There are many religions that have rules around diet, whether those rules revolve around what can or can’t be consumed or give preparation suggestions for certain dishes.
One common assumption is that Hindus are vegetarians, but do Hindus eat meat?
A lot of Hindus don’t eat meat, but it’s not because it’s required of the faith. There is Hindu rhetoric that discusses how one is expected to regard life in general, which for some Hindus, justifies the rationale to avoid eating animal-based foods.
There are different types of vegetarian diets that Hindus may choose to follow, and some are more strict than others.
For Hindus who choose not to eat meat, they have their own particular reasons for doing so that revolve around parts of the faith.
Are Hindus Allowed To Eat Meat?
Hindus are not expected to abstain from meat, but doing so is generally celebrated in Hinduism.
It is seen as an act of respect and reverence to other beings, while also being a way to keep the body clarified and nourished; also known as sattva.
It’s also not uncommon for Hindus to eat special diets or fast on specific holy days or during festivals, with many of the dishes naturally being meat-free.
For Hindus that also happen to be from Indian regions, the diet is naturally rich in many plant-based foods, grains, and vegetables that allow for a balanced diet where meat isn’t required for health reasons.
Are Hindus Vegetarians Or Vegans?
Veganism is not a common dietary choice that Hindus seem motivated to make.
Instead, much of the focus, even for those who eat meat, is to reduce consumption where possible.
Many Hindus who eat meat won’t eat it very often, or may only eat certain types of meat prepared in specific ways.
Typically, a large portion of Hindus will either eat a vegetarian, lacto-vegetarian, or flexitarian diet.
Vegetarians will not eat any kind of meat but will eat animal byproducts like dairy and eggs, while lacto-vegetarians will abstain from meat and eggs but will consume dairy.
A flexitarian is someone who doesn’t follow a specific diet but may opt-out of meat from time to time.
Why Don’t Some Hindus Eat Meat?
For Hindus who choose not to eat meat, it’s due to the way life is regarded in many of the teachings.
In Hinduism, all life is seen as blessed and all life forms are believed to possess a soul. With the belief of reincarnation, it’s believed that souls can be given new life inside a new vessel, which could be human or animal.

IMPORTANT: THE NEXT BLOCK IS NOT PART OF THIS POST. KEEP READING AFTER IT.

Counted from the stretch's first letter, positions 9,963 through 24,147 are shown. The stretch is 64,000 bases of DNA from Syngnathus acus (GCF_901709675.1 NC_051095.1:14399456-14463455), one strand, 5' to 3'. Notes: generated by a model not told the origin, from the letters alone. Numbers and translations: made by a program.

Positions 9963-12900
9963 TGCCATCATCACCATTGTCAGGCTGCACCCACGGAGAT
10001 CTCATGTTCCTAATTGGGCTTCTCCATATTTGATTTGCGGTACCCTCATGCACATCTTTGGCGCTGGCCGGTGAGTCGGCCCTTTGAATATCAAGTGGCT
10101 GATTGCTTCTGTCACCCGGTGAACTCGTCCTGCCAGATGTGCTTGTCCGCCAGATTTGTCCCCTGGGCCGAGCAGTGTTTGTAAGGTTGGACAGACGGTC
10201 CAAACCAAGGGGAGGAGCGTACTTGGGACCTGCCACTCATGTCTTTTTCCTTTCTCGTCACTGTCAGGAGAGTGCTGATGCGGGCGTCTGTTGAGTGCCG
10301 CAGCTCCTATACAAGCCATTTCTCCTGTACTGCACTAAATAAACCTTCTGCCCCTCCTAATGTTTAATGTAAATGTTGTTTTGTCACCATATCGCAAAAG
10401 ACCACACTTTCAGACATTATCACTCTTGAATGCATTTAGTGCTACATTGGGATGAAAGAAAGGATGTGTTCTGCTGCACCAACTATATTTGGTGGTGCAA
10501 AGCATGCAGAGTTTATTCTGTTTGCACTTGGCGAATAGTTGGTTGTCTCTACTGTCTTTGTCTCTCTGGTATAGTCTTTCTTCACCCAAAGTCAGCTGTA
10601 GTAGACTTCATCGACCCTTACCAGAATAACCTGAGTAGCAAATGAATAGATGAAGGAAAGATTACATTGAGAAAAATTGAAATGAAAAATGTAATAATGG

As such, it can be seen as either wrong or disrespectful to cause harm to another life for the purpose of food.
This is not a universal belief of all Hindus, though it can be said that certain regions where Hinduism is commonly practiced just happen to be ones that don’t have meat-rich diets.
One thing to recognize about Hinduism is that there is no one singular way to practice the faith.
There are common beliefs held by people who practice Hinduism, but there are also a lot of holy texts to pull from that aren’t always interpreted the same way.
Is There Any Meat That Hindus Won’t Eat?
A large majority of people who practice Hinduism will not eat beef regardless of their dietary choices. The cow is seen as a sacred animal to Hindus that is meant to be cherished and not harmed.
Many Hindus will also abstain from eating any food made with animal fat, such as gravy or lard, and also stay away from certain pork dishes.
Certain kinds of fowl or poultry will also be avoided, such as turkey, duck, or domestic chicken.
In terms of animal-based products, a lot of Hindus will not eat eggs. Some may also stay away from ghee despite it being common in Indian cuisine because it contains dairy.
Some Hindus eat meat, while some Hindus avoid it completely.
A lot of Hindus will fall somewhere in the middle, where they might eat meat occasionally but it isn’t a staple in the diet.
The only exception seems to be meat from cows, as the cow is revered in Hindu culture.
Ultimately, Hinduism involves a lot less vegetarians than is assumed.